Crone & Mason, PLC is a pioneering law firm in the area of employee's rights, representing clients nationally in a wide range of employment related class actions and individual lawsuits, many of which with national importance, including overtime, wage and hour, personal injury, employment discrimination, financial fraud, minimum wage, and Fair Labor Standards Act -- FLSA.

The Fair Labor Standards Act FLSA is the federal overtime law setting wage and hour pay.  Crone & Mason, PLC’s overtime attorneys and lawyers wrote the following web sites seeking to educate clients and readers about mandatory overtime pay law: www.OvertimePayLaw.us, www.OvertimeScams.us, and www.StateOvertimeLaw.us.



 

Everyday Employer Slip-ups

  1. Work off the Clock. At the end of the day, or your shift, your supervisor says “You should have finished this work during your shift.  Go ahead and clock out, but you will need to finish it before you leave for the day.  I am not paying you for the time it takes to complete this job.” See Work-off-the-Clock for more information.
  2. Short-changing Hours.  Nearly all workers take short breaks.  It is common knowledge that two or three breaks over the course of the day increase productivity and efficiency.  While your employer may encourage or even require you to take such breaks, often the time spent is not counted in your work hours for the week.  If the break lasts only five to twenty minutes, the law requires the inclusion of that time in paid time.  In addition to break time, employers often forget or fail to include travel time.  Finally, many employers don’t give 30 minutes completely free from work duties for lunch, or they require you to clock out for lunch but remain working at your station.  If you must work during lunch, then your employer must pay you for the time.  See Meal Time and Rest Breaks for more information.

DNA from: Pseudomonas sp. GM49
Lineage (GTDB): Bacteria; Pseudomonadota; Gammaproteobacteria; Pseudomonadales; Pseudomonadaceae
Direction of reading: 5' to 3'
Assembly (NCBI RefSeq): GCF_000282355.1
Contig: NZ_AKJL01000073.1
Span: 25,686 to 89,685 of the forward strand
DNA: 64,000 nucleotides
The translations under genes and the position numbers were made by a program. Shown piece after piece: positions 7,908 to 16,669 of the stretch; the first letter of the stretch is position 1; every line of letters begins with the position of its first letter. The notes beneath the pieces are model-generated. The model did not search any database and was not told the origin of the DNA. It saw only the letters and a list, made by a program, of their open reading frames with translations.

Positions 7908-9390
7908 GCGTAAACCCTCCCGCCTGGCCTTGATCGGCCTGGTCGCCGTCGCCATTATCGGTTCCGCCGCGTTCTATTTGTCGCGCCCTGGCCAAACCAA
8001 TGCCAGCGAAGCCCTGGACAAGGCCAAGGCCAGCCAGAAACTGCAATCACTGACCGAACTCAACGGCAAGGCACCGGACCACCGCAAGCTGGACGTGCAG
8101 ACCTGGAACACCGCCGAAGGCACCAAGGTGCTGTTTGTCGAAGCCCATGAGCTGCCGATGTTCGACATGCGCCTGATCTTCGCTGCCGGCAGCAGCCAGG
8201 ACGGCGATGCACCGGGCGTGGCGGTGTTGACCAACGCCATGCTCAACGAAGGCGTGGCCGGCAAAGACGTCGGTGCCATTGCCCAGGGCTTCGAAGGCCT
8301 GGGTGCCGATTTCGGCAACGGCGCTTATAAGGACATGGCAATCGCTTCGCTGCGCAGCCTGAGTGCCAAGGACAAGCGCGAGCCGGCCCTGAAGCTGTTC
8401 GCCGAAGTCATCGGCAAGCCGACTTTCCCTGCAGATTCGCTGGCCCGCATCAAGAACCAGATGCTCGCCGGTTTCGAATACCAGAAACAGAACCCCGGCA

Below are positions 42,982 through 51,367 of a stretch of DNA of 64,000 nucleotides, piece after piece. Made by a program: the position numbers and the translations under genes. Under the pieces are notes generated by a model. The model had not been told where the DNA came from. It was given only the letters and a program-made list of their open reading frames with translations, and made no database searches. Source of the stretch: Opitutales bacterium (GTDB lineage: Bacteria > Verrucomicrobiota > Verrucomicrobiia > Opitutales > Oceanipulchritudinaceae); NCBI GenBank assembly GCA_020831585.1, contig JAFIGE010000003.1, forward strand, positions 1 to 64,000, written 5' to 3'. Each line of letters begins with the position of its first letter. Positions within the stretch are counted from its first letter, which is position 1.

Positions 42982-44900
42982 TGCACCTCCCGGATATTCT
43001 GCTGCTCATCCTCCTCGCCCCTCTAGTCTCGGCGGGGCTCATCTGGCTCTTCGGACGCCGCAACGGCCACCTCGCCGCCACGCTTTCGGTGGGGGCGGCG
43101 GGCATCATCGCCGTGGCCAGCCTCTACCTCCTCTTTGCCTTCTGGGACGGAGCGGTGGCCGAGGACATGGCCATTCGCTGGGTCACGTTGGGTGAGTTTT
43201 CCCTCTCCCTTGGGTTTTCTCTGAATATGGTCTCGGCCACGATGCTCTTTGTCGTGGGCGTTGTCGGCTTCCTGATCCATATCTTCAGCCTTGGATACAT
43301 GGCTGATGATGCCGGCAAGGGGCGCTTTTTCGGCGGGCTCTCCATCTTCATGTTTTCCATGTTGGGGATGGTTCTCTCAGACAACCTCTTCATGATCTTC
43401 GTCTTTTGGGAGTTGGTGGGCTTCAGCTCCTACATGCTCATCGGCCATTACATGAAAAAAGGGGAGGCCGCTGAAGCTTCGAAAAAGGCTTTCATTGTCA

3. Employee Misclassification. Generally speaking, companies want to keep payroll costs down.  One way to avoid costs is to not pay overtime.  To avoid paying overtime, employers will often try to fit employees who don’t qualify into exempt categories.  Exemption from the FLSA means that overtime pay is not required.  For more information, see:
  4. Regular Rate. Overtime does not have to be paid for more than eight (8) spent working in a day, although many employers do this as an incentive. Rather, federal requirements look at an entire work week, usually a fixed period of 168 hours or seven consecutive 24-hour work periods.

    Overtime pay is usually 1 ½ the regular rate of pay in effect for that workweek. This is not limited to the standard pay for an employee. Regular rate of pay may include supplemental payments made such as shift pay, bonuses, and commissions. Plus, if the employee worked at several different rates of pay, the different rates of pay should be averaged over the week to determine the actual rate of pay for overtime calculations.

    The employer must divide the total earnings for the week by the total hours to find the effective rate of pay and use that amount to calculate the overtime premium rate. Note: Federal regulations can contain special exceptions for certain situations.

    Example: Total hours worked 56
      Overtime hours 16
      Base pay for first half of week $15 / hr. for 28 hrs.
      Base pay for second half of week $17.50 / hr. for 28 hrs.
      Shift pay $75.00
      Other bonus $22.00
      Subtotal - pay for the week $1,007.00
      Regular rate of pay ($1,007.00 divided by 56) $17.98 / hr.
      Premium rate (½ regular rate) $8.99 / hr.
      Overtime (premium pay x overtime hours) $143.84
      Total gross pay (before taxes) $1,150.84

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Please view our other web sites:
www.agerights.com www.americanworkrights.com www.cronemason.com www.flsaclassaction.com www.homedepotovertime.net www.memphisdivorce.com www.overtimepaylaw.us www.overtimescams.us www.stateovertimelaw.us www.tennesseeemploymentlawcenter.com www.tradesecretprotection.com

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